FIG : Falling Capacity Utilisation, China

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The increased state bank lending to the commercial sector has rendered a high amount of loans unproductive. Increase in shadow banking also remains a concern. Indian Economy has to bear with a high fiscal deficit and growing dependence on external loans for investment. The investment climate is also plagued by governance issues.

Why the story is not over yet

Implications of a Growing Middle Class

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Source- Goldman Sachs

The rapid economic growth and demographics of the emerging countries have elevated people out of poverty and have given rise to a growing middle class (especially in India and China). An emerging middle class promises a positive future for the BRIC countries owing to its long term implications for these economies.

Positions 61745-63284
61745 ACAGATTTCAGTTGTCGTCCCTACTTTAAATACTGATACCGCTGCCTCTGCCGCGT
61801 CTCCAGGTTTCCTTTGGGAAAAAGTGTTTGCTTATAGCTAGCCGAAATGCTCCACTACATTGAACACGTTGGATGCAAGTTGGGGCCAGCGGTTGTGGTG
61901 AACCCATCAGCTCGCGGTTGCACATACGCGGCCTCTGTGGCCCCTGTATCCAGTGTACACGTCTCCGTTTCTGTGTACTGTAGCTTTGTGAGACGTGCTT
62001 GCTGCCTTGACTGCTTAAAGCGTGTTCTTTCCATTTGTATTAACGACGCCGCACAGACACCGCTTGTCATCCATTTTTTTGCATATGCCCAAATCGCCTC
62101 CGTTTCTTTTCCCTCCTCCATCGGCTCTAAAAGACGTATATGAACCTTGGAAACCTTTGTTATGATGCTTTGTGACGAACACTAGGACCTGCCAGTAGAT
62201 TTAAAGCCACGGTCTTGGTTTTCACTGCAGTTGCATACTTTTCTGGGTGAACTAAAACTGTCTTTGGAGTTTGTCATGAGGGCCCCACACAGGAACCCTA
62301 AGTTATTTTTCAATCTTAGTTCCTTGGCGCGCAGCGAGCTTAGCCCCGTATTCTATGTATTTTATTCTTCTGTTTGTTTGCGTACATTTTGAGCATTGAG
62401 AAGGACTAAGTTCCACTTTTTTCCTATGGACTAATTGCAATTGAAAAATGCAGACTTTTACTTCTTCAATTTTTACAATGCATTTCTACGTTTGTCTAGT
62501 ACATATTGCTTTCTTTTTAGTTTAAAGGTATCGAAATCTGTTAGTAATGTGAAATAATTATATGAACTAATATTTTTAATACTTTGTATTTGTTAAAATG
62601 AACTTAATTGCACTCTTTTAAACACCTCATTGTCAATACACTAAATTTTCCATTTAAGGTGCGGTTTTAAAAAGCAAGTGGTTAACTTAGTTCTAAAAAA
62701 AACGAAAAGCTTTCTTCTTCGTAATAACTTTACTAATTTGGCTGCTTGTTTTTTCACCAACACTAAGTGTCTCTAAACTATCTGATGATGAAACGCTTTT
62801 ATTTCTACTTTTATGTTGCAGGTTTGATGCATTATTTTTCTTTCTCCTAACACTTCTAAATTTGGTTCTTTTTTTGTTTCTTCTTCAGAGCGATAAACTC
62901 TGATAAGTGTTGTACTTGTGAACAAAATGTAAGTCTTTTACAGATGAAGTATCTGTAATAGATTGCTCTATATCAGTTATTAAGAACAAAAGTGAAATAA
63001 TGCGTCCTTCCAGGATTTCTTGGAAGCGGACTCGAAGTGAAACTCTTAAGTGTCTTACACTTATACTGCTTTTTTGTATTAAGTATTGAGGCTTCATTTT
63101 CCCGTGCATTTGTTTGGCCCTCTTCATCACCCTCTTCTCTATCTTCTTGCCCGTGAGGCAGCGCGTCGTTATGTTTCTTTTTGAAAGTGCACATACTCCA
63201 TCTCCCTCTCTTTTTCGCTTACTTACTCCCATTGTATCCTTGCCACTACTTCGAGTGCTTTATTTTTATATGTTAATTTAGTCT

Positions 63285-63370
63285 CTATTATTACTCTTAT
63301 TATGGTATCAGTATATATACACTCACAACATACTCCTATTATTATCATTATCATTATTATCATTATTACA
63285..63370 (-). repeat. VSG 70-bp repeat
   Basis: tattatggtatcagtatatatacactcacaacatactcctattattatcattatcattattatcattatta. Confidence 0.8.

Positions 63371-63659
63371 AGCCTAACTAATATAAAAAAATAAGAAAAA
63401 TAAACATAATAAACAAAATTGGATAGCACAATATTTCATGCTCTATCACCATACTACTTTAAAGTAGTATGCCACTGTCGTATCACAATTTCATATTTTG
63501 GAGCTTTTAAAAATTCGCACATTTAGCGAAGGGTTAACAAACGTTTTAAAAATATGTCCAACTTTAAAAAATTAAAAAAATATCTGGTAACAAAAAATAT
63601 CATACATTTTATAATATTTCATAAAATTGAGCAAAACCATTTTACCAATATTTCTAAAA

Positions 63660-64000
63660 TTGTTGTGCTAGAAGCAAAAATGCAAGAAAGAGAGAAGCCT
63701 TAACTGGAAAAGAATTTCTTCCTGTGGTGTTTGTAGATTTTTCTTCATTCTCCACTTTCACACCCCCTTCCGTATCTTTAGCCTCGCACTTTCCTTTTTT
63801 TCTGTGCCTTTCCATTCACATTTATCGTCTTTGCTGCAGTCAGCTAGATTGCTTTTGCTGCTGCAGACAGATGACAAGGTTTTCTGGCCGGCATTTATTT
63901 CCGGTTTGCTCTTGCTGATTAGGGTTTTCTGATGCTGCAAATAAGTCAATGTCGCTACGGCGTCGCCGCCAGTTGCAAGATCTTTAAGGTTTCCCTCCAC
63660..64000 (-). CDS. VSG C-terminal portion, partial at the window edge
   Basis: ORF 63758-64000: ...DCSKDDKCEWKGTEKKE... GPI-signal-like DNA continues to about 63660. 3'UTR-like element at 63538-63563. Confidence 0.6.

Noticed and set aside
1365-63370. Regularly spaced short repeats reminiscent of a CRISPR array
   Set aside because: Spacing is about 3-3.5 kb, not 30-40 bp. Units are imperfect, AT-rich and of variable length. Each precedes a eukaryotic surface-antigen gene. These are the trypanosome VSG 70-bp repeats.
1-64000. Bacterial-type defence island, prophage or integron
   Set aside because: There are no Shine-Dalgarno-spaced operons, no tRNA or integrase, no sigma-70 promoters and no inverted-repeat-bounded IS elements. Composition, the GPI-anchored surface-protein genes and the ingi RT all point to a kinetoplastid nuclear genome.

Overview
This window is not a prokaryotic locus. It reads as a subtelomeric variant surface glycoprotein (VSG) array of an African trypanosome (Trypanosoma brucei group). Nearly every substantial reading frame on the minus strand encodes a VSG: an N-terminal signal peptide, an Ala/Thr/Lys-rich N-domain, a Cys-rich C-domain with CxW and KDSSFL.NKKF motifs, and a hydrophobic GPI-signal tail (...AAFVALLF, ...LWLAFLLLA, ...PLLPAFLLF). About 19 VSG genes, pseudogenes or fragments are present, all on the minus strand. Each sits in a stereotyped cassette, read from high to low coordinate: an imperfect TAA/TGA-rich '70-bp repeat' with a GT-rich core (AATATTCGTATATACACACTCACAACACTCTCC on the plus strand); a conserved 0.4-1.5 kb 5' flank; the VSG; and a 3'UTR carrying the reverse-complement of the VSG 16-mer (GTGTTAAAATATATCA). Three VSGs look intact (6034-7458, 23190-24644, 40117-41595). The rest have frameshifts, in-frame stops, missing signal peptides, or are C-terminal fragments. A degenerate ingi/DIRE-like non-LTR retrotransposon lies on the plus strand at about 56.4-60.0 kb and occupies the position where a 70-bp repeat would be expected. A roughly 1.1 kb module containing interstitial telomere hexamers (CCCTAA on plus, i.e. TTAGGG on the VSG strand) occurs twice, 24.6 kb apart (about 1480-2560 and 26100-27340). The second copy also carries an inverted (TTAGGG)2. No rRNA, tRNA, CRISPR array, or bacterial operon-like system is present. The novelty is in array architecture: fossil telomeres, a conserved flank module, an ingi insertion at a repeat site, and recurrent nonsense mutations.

The growth of the middle class will lead to a dramatic increase in domestic consumption demand.  It will also encourage the growth of small-scale businesses and entrepreneurs which will drive the modern economy.

Falling Public Debt Ratios

One major positive for the emerging world is the there has been a significant drop in the public debt ratios as compared to the advanced world. This will help enable fiscal policy in the developing nations to focus on the structural and infrastructure gap.

Implications of the Kuznet’s Inverted U-curve

While a major concern lies in the rising Gini Coefficient in the emerging nations, however, this concern is addressed by the application of “Kuznets’ inverted U shaped curve of inequality” . This curve predicts the growth to be more equitable with increasing economic development.

Increase in Research and Development in the BRIC countries